UK Policy Opportunities: “Bodies such as the UK’s Climate Change Council can provide independent expert advice on optimal policy mixes tailored to the specific circumstances of countries. Besides, democratic governments can ask citizens about their policy preferences on climate action: this is what deliberative democracy mechanisms such as citizens’ assemblies on climate are for.”

-  Rafael Jiménez Aybar, Westminster Foundation for Democracy

 “The G20 and UK need to consider countries’ historical emissions and the role they have played in the past and current to develop a global carbon-based economy. The pandemic, war and economic crisis can problematically obscure the playing field of global power structures and inequality, in addition to the unevenness in emissions and burdens of climate change. The debate on loss and damage is important in this regard as it also puts in sharp focus how countries need to act in order to address future loss and damage.”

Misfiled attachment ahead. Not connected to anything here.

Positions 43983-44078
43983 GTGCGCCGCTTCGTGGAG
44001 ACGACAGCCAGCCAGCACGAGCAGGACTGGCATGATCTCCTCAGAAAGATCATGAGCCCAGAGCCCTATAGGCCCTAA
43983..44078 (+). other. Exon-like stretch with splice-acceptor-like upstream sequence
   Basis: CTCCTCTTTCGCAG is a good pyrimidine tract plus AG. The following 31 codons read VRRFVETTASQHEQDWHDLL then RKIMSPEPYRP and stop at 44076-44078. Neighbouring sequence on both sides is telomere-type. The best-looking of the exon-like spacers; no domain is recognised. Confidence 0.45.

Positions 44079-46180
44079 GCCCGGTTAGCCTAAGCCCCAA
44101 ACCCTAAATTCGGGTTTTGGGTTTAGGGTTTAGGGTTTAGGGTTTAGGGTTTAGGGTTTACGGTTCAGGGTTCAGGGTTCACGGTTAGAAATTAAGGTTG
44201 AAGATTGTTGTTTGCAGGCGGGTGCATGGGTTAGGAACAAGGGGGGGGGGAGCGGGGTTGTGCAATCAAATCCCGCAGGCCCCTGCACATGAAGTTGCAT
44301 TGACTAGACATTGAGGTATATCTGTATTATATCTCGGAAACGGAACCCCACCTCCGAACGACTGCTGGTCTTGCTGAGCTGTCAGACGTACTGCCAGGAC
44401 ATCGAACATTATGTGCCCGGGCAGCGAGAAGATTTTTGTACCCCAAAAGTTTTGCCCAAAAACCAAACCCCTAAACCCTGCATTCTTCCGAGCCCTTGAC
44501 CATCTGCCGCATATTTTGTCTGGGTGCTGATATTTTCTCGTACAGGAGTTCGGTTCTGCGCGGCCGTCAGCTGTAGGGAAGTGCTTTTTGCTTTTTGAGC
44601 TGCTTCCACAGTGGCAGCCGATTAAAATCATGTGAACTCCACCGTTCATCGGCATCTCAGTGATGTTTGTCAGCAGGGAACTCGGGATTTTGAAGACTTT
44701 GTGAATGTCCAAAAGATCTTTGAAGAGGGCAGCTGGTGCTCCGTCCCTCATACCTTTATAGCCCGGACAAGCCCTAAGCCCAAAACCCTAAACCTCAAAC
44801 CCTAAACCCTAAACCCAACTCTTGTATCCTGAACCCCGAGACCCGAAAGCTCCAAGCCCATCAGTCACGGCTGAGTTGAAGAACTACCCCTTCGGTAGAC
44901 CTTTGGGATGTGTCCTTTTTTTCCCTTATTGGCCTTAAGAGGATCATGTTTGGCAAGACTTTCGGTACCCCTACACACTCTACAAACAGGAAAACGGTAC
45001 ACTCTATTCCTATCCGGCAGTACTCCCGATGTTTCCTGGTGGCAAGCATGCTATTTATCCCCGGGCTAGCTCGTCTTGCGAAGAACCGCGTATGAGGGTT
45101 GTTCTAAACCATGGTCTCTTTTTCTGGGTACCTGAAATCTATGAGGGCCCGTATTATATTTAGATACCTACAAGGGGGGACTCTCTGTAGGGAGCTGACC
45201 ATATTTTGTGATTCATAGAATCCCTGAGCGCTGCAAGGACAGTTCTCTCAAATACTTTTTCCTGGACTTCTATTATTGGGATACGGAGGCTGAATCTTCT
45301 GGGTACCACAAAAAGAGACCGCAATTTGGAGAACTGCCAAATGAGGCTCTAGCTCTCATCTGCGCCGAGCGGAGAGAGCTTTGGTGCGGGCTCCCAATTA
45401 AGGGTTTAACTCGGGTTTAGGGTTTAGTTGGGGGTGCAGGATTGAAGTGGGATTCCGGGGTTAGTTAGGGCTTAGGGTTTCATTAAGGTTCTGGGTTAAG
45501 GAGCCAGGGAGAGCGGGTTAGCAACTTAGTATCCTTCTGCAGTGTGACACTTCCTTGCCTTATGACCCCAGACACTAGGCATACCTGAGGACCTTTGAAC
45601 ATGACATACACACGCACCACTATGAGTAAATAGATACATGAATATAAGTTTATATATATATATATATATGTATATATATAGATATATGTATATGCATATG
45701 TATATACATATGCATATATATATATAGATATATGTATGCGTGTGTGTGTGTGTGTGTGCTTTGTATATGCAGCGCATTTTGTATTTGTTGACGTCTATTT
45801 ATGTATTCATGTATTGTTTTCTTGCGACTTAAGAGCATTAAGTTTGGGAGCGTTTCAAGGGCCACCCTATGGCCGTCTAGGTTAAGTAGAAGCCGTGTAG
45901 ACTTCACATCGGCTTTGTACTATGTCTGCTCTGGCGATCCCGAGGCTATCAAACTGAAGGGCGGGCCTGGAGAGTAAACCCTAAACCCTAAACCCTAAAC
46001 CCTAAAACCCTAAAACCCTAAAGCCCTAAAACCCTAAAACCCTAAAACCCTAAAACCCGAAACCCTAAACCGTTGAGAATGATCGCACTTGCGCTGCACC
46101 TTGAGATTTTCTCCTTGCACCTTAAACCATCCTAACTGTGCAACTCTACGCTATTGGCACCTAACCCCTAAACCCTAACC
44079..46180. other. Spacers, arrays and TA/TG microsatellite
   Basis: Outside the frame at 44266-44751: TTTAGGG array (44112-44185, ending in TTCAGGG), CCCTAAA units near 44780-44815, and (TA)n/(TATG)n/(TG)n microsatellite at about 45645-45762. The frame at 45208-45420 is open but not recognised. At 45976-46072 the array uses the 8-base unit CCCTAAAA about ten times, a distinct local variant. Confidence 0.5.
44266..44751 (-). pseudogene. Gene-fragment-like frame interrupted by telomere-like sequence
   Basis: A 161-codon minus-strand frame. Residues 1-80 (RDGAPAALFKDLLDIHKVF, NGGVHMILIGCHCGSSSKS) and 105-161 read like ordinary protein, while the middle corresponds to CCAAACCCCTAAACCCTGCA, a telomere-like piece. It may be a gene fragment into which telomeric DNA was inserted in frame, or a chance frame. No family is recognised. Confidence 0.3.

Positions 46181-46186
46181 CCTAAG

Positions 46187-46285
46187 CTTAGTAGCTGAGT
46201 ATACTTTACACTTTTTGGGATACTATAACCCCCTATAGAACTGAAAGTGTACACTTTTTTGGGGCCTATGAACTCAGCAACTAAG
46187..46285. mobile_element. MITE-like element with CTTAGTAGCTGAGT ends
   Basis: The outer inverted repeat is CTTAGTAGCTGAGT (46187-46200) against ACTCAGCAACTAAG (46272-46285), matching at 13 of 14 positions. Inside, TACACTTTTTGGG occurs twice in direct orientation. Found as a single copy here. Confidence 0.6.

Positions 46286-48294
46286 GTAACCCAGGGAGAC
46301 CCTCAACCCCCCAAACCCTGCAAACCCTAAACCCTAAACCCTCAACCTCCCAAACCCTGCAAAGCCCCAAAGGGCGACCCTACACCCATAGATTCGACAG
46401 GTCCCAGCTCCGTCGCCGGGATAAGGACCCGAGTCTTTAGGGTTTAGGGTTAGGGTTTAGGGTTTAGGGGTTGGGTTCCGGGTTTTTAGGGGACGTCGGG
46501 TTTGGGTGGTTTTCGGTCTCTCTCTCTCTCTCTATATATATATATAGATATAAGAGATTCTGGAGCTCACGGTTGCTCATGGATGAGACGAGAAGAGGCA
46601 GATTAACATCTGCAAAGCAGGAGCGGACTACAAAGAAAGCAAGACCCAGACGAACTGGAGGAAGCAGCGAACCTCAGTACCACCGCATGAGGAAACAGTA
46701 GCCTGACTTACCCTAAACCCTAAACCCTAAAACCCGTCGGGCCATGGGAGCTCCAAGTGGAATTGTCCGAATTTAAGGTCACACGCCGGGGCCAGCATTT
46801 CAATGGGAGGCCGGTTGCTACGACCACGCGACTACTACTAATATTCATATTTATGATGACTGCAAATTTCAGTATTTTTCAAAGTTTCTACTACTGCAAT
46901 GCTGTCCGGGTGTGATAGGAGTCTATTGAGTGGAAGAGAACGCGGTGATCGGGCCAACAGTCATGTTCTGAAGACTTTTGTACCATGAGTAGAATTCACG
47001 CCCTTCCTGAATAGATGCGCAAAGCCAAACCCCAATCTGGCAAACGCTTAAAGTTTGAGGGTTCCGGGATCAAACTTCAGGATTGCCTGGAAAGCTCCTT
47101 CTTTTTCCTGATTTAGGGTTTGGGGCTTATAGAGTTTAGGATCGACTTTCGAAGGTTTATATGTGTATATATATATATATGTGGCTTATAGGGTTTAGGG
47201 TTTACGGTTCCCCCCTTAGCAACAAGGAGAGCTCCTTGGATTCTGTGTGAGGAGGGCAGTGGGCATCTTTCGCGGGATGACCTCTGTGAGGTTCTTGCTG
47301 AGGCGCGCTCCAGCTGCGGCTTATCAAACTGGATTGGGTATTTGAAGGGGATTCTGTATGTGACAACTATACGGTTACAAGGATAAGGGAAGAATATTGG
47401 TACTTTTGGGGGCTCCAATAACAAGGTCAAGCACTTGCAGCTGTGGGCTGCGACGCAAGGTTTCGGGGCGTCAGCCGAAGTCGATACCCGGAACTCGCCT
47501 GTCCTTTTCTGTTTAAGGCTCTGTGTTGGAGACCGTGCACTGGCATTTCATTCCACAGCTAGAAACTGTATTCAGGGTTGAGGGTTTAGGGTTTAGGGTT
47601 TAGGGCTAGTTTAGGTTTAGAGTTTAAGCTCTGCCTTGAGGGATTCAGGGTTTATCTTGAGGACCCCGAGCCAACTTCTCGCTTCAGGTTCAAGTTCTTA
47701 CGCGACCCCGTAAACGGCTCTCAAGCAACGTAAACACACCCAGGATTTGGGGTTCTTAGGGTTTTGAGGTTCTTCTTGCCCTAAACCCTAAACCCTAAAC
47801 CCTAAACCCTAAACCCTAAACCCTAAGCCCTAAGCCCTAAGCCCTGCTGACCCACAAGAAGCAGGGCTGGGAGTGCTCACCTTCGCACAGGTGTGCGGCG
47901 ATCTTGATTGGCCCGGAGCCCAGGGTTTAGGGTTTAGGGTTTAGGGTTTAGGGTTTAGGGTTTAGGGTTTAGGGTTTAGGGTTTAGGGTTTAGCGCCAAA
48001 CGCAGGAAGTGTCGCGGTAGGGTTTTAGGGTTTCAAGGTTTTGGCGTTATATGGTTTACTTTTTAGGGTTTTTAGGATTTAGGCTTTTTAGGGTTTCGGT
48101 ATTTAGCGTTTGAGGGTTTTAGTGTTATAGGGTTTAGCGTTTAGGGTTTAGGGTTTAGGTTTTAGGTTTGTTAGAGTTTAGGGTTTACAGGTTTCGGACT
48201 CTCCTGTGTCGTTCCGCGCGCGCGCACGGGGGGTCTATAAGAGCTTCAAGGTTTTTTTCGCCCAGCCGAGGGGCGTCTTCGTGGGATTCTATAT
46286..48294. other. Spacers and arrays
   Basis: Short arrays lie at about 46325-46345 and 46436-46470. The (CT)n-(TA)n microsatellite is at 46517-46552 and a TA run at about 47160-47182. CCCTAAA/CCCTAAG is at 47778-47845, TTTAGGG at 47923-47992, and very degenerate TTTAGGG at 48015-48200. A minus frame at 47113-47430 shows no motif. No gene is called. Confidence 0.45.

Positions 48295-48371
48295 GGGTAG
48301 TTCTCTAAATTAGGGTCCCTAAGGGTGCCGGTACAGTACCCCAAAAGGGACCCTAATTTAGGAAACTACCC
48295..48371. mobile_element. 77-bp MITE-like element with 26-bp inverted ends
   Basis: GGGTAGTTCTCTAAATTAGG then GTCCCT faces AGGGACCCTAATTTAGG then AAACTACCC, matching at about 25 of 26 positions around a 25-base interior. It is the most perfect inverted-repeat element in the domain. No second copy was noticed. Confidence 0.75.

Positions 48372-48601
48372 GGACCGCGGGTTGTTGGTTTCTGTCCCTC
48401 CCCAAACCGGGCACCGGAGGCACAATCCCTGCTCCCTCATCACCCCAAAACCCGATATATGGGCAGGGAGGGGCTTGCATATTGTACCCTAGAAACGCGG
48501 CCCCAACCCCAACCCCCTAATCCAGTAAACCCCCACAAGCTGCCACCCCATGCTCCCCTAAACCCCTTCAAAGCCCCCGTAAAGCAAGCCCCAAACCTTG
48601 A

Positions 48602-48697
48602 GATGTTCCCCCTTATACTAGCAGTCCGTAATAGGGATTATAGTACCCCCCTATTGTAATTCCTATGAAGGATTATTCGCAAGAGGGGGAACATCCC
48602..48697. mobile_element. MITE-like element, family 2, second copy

-  Professor Naho Mirumachi, King’s College London